'The courses are experience based and involve outdoor exercises, review sessions and psychometric tests, which are tailored to each client's specific needs.'

Cotton says that after working with Tarmac he has found civil engineers are very receptive to team building courses.

'The construction industry relies on teamworking more than any other because of the wide diversity of professionals needed to deliver the end product. The development of people skills by construction companies is leading the way in some areas. Its approach to partnering is providing an example for other industries.' Continued page 30.

Michael Alcock is training administration manager at Tarmac's Group Development Centre. He says team building is just one of a number of training areas currently in high demand.

'Environmental courses are particularly important within Tarmac at present. A programme of training is in progress for all levels within the business, which reflects the Group's commitment to environmental concerns and the targets it has set itself (see box).'

Alcock says communication skills, IT, environment, commercial awareness and health & safety courses have all been identified as key to Tarmac's present training needs.

Many companies agree that engineers need to be good all-rounders to get on in today's construction industry. Posford Duvivier technical director Tony Masters is the supervising civil engineer for his company's graduate training scheme.

'We want people who are socially as well as technically adept. The ideal graduates are somewhere between introvert and extrovert and able to demonstrate that they have the potential to be good teamworkers and managers,' says Masters.

'We provide training in time management, team building, delegation and communication skills for our young engineers in-house so the course content can be focussed specifically to our needs.'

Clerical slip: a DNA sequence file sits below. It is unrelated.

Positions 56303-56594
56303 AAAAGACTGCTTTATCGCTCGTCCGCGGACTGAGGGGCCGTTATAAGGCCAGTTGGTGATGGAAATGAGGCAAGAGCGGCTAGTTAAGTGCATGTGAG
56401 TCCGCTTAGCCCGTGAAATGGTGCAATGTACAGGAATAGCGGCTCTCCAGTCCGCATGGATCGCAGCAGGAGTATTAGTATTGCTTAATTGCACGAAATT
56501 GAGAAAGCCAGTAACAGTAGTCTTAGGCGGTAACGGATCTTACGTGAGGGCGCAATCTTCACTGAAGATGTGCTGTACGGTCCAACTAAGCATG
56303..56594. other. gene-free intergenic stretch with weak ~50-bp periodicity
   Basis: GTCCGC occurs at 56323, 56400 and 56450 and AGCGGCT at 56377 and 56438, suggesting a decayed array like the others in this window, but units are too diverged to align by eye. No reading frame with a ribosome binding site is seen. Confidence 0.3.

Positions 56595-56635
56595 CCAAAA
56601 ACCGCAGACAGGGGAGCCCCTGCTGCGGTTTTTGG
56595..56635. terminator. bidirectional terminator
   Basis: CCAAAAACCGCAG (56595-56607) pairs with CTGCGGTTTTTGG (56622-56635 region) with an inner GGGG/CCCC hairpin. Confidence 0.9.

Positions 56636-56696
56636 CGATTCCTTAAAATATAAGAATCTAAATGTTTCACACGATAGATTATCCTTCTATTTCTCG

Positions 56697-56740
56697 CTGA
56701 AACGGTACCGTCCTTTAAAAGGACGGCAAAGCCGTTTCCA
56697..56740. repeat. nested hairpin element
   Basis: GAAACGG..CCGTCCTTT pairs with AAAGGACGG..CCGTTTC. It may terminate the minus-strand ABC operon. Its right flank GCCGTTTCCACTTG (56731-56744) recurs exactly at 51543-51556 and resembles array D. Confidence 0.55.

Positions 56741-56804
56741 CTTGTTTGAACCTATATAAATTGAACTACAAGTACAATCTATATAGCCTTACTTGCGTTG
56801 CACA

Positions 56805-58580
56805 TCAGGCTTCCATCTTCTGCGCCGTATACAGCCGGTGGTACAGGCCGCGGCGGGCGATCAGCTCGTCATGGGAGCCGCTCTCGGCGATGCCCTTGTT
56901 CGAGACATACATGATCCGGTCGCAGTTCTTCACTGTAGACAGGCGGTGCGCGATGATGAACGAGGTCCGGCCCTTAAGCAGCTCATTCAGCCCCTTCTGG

Halcrow's director for personnel Peter Jackson says his company is also looking for graduates with particular traits that indicate their potential.

'We have introduced assessment days to enable us to look for interpersonal skills including written communication and presentation skills. As far as management ability is concerned, we don't expect graduates to have a good grasp of business.

'But there are a lot of avenues such as management consultancy opening to individuals with written and oral communication skills as well as technical ability.'

Jackson says Halcrow employees who show these qualities during their training are given financial support to attend MBA or MSc business courses tailored to the route they wish to choose within the company.

Thomas Telford Training (TTT) provides a series of courses to enable civil engineers to prepare for the Chartered Professional Review, including a one day course entitled Essential People Skills.

TTT senior lecturer Michael Owen says the course aims to teach management skills such as delegation, motivating people and effective oral and written communication.

'Some engineers concentrate too much on technical ability and lose sight of the importance of interpersonal skills. Good communication is vital for putting across the right message and avoiding misinterpretation. Grasping written skills is important, not least because there can be legal implications with the written word. Legislation such as the Construction Design & Management Regulations has placed additional responsibility on individual engineers to ensure documentation is correct,' says Owen.

'Communication errors are rarely spotted or corrected as frequently as technical mistakes. This course enables individuals to identify ways of improving how they work with other team members.'

This feature was prepared for NCE by Barrett, Byrd Associates.